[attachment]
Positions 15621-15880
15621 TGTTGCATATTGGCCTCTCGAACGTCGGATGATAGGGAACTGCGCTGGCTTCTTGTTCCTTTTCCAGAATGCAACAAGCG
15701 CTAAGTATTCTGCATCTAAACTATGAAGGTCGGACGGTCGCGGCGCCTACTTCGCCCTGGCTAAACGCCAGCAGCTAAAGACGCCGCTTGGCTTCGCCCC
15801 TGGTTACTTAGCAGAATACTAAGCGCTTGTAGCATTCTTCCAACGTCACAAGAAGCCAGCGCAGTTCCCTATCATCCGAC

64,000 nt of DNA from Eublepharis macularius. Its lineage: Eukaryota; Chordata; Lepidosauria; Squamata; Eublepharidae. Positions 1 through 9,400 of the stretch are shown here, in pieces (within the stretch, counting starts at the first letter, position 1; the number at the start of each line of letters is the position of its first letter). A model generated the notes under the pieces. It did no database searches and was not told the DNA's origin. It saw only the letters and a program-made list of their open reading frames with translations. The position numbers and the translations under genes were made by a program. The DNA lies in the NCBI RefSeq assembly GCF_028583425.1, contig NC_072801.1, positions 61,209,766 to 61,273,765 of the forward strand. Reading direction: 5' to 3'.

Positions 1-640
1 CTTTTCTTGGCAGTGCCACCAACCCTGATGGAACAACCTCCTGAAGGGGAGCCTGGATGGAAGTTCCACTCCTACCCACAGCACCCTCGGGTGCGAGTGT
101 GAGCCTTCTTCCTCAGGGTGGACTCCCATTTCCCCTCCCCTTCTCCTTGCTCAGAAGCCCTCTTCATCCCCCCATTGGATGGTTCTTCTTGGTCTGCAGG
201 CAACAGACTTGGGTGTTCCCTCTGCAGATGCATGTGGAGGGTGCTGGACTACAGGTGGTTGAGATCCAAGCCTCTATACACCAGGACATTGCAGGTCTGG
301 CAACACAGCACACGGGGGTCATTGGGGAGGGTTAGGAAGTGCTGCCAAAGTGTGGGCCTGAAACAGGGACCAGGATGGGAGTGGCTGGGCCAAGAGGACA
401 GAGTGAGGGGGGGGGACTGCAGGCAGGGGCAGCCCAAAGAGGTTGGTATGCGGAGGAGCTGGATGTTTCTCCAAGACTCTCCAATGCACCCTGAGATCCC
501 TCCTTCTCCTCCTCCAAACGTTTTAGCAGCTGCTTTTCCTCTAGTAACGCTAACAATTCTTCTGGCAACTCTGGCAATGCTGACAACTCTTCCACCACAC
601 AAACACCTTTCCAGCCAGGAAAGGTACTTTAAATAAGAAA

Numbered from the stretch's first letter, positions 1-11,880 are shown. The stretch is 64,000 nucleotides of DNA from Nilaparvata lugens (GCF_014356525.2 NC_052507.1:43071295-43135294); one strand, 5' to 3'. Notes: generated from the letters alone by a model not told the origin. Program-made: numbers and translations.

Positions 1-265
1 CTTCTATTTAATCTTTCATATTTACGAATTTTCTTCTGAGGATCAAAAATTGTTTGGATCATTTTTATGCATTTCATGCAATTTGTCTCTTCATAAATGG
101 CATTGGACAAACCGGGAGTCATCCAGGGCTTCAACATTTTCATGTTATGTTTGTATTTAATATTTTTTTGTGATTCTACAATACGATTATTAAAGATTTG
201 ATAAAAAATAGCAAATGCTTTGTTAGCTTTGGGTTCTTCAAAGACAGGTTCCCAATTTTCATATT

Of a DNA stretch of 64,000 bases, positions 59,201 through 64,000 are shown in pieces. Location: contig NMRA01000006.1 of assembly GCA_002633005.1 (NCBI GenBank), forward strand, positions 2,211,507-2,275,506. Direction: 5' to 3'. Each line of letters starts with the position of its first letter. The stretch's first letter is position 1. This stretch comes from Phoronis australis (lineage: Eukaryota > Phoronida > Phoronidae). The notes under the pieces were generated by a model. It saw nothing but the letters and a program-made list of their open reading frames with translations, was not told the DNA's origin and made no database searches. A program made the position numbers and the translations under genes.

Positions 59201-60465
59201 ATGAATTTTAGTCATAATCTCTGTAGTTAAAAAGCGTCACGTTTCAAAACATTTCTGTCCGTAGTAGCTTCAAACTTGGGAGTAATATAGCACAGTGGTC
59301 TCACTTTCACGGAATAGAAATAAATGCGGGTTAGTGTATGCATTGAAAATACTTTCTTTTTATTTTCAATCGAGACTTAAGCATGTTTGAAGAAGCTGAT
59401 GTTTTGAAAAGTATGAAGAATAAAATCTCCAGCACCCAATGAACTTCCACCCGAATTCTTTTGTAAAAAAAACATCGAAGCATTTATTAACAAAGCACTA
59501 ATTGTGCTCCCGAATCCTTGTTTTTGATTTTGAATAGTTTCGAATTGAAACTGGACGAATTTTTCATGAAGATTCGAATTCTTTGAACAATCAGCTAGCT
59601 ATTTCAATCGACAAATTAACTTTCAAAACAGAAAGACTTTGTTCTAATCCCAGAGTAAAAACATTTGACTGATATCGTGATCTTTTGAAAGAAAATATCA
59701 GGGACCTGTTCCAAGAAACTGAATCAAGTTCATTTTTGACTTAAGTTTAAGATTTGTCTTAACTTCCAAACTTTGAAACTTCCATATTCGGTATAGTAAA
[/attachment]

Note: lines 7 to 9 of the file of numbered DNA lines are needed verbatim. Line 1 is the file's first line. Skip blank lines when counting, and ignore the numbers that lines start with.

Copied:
1 CTTTTCTTGGCAGTGCCACCAACCCTGATGGAACAACCTCCTGAAGGGGAGCCTGGATGGAAGTTCCACTCCTACCCACAGCACCCTCGGGTGCGAGTGT
101 GAGCCTTCTTCCTCAGGGTGGACTCCCATTTCCCCTCCCCTTCTCCTTGCTCAGAAGCCCTCTTCATCCCCCCATTGGATGGTTCTTCTTGGTCTGCAGG
201 CAACAGACTTGGGTGTTCCCTCTGCAGATGCATGTGGAGGGTGCTGGACTACAGGTGGTTGAGATCCAAGCCTCTATACACCAGGACATTGCAGGTCTGG